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UC Agriculture & Natural Resources News

Open House - Do you know what University of California Cooperative Extension Placer & Nevada Counties Agriculture Programs do?

Small Animal Grazing School 2018

That is a long name for a little job right? Nope! The UCCE Placer & Nevada Counties serves a growing number of small farmers and ranchers in these two counties. Over 75% of commercial farms and ranches are small scale(less than 50 acres). While the acreage of land in farms may be declining, the number of small farms is increasing. Over 500 local small-scale farmers and ranchers participate in our workshops and field meetings each year!

Why is UCCE Placer & Nevada Counties' work so important?

Increasing land values and development pressures make it difficult to start or expand a farm. The average age of our producers is over 50 years old. That means we need to train and mentor new farmers. It costs small farms and ranches more to produce a product than large-scale operations, so quality and marketing are critical. UCCE partners with farmers and ranchers for education and community-building activities. Training and mentorship in production, marketing, risk management, and business management are particularly important.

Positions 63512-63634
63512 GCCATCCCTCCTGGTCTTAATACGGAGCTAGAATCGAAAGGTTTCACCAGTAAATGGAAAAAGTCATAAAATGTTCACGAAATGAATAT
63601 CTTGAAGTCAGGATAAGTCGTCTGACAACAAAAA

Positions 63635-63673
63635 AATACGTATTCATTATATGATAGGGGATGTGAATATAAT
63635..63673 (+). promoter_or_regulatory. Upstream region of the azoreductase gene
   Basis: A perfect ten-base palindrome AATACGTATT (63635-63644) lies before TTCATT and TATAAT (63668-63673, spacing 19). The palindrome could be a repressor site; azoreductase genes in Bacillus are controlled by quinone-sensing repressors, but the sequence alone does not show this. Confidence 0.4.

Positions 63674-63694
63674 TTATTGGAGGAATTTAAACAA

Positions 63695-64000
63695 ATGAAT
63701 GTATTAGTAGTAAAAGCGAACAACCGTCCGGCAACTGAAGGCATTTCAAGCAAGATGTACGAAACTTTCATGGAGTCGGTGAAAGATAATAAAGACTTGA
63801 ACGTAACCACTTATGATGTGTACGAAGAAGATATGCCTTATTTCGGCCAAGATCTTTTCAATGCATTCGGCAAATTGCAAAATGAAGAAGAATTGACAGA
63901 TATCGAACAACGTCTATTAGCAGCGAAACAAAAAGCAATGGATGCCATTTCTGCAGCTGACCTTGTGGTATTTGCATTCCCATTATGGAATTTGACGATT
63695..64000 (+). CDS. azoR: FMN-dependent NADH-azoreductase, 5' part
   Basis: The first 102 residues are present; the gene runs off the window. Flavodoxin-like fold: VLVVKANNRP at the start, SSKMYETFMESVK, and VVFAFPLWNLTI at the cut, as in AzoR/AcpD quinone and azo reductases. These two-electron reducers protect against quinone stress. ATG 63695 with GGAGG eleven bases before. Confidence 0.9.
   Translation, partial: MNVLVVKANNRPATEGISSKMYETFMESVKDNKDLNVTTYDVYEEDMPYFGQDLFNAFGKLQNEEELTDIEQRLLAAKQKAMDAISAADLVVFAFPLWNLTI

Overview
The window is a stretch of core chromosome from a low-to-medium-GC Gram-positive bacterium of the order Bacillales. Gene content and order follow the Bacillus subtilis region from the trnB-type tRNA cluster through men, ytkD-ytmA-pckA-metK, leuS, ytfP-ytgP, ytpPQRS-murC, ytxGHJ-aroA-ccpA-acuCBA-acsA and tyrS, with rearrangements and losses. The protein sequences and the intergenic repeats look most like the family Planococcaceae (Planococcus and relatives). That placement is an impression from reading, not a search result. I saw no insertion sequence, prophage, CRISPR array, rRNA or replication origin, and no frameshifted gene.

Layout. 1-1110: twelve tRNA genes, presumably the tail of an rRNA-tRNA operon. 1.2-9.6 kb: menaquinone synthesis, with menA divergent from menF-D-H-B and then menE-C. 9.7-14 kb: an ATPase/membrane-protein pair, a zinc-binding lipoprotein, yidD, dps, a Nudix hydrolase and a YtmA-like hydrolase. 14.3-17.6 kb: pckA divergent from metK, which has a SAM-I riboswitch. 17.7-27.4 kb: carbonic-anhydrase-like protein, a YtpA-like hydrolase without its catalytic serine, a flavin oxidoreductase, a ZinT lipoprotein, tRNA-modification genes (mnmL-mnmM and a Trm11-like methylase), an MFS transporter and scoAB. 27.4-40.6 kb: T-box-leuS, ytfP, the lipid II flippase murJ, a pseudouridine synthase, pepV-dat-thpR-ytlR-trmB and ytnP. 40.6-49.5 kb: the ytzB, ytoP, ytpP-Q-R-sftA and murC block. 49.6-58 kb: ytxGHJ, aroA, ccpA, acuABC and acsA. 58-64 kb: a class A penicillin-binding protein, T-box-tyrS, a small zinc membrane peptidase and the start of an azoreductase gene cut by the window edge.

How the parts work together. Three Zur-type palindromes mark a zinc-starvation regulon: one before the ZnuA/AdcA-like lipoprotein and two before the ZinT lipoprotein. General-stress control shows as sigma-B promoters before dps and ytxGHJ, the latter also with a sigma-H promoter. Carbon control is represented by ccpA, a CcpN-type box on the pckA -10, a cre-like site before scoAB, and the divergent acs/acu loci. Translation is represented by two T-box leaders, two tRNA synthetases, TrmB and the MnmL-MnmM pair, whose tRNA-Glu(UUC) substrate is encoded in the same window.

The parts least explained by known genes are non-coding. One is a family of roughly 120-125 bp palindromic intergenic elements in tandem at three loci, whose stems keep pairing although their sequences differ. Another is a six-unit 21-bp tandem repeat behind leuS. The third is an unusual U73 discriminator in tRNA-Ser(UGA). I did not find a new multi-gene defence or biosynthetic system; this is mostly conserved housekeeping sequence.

Where can I find out more about the agricultural programs available to me?

 

You are invited to an Open House for farmers and ranchers at the Auburn UC Cooperative Extension (UCCE)/Farm Advisor Office on December 13 from 4 to 7 PM. You can also find out more by visiting our Foothill Farming website and liking our Facebook page.

Citrus Grower Potluck 2018


Resources:

Open House information –  https://ucanr.edu/sites/placernevadasmallfarms/?calitem=433612&g=22527

Foothill Farming website – https://ucanr.edu/sites/placernevadasmallfarms/

Facebook page – http://www.facebook.com/FoothillFarming

 

 

Posted on Monday, December 10, 2018 at 8:37 AM

Congratulations to UC Davis Pollinator Ecologist Neal Williams

A yellow-faced bumble bee, Bombus vosnesenkii, heading toward a California golden poppy. (Photo by Kathy Keatley Garvey)

With all the increasing--and alarming--global concern about declining pollinators, it's great to see some good news: pollination ecologist Neal Williams of the UC Davis Department of Entomology and Nematology is one of the Highly Cited Researchers in the 2018 list just released by Clarivate...

A yellow-faced bumble bee, Bombus vosnesenkii, heading toward a California golden poppy. (Photo by Kathy Keatley Garvey)
A yellow-faced bumble bee, Bombus vosnesenkii, heading toward a California golden poppy. (Photo by Kathy Keatley Garvey)

A yellow-faced bumble bee, Bombus vosnesenkii, heading toward a California golden poppy. (Photo by Kathy Keatley Garvey)

Neal Williams working on his native bee research at the Harry H. Laidlaw Jr. Honey Bee Research Facility. (Photo by Kathy Keatley Garvey)
Neal Williams working on his native bee research at the Harry H. Laidlaw Jr. Honey Bee Research Facility. (Photo by Kathy Keatley Garvey)

Neal Williams working on his native bee research at the Harry H. Laidlaw Jr. Honey Bee Research Facility. (Photo by Kathy Keatley Garvey)

Lemon water tasting at UC research center kicks off an 18-month citrus sensory study